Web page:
It was a beautiful, cool evening when Lisa, Samson and I headed out for a long walk. As we rounded the first turn at the end of our block, my wife exclaimed, “Check out that garage!”
At first I didn’t see it. Then I caught what she was talking about. A person who was into “maximalism.” I doubt they could fit anything else into that garage. It’s not like they just moved in and had to empty out the moving van. They’ve been renting this house for at least two years. That’s a lot of stuff!
I’m in and out of my garage all the time. We use that entrance into our house much more than the front door. I go in and out with lawn care equipment, tools, holiday decorations from the attic, to check the hot water timer and have the AC tuned up. I can’t imagine not having access for any of that.
The guy who lives there was standing in the driveway. I tried not to be too obvious when I took the picture, but I think he saw me. I’m sure he didn’t care. Maybe he was hoping that I was casing the place and would break in and clean out his garage!
I love this picture. It is one of my favorites from our trip to Israel. I took this picture at the Church of the Beatitudes, possibly the site where Jesus taught the Sermon on the Mount beginning in Matthew 5.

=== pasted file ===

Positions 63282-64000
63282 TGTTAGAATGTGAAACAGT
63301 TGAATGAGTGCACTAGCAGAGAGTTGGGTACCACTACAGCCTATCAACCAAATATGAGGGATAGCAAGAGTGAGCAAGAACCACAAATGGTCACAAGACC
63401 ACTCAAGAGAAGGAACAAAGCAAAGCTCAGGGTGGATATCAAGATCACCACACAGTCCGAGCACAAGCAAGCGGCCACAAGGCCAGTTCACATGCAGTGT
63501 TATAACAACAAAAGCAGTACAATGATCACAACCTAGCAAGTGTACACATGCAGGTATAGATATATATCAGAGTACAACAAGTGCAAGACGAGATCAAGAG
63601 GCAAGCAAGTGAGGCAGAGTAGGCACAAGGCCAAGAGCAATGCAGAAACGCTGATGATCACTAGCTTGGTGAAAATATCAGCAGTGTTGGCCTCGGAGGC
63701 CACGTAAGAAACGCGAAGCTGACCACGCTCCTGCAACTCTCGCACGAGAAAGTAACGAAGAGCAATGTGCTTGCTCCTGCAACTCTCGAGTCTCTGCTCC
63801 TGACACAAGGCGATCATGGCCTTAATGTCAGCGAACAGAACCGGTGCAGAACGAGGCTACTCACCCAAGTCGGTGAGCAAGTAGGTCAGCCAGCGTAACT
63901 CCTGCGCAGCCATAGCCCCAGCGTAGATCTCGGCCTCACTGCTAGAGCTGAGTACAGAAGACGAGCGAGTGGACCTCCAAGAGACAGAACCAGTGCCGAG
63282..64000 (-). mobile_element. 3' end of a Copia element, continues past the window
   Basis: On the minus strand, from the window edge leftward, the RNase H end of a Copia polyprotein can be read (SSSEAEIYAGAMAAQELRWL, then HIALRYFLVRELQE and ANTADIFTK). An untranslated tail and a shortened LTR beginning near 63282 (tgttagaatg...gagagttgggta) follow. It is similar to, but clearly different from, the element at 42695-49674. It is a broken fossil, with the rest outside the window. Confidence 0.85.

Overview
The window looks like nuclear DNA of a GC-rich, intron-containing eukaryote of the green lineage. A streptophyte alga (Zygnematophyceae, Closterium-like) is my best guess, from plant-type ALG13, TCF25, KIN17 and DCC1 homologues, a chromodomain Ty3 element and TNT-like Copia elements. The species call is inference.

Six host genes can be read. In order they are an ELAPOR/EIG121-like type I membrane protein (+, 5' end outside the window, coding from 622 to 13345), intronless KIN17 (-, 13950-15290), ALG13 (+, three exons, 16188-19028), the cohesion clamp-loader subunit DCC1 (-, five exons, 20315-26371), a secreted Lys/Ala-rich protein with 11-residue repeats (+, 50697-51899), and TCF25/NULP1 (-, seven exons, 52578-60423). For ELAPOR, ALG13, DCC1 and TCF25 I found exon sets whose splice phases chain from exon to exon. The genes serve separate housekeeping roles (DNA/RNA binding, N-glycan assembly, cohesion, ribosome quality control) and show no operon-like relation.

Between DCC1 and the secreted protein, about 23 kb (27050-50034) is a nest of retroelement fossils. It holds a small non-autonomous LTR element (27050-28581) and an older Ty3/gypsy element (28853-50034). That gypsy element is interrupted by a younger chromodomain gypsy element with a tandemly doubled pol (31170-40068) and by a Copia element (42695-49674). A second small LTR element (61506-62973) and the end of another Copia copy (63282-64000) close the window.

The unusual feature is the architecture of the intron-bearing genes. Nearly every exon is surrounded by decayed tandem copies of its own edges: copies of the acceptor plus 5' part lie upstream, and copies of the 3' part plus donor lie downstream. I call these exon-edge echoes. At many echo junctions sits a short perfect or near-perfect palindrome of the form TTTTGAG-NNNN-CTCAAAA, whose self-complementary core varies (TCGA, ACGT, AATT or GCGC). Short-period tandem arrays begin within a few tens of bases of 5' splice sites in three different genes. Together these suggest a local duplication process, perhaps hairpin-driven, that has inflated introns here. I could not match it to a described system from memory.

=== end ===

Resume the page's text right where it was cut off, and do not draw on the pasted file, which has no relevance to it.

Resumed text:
The streams flowing from the altar reminded me of two bible passages:
“Then he brought me back to the door of the temple, and behold, water was issuing from below the threshold of the temple toward the east (for the temple faced east). The water was flowing down from below the south end of the threshold of the temple, south of the altar” (Ezekiel 47:1).
“Then the angel showed me the river of the water of life, bright as crystal, flowing from the throne of God and of the Lamb” (Revelation 22:1).
In that moment, I felt like I was there. In between the ancient prophecy of Ezekiel and the not-yet visions of Revelation, I was captivated by the streams of life-giving water flowing from the altar. Jesus died and rose so that I might have life in the waters of my baptism. For me, this was a breath-taking moment to remember.
Yes, I felt blessed The mosaic words capture the moment well: “Praise to you, O Christ!”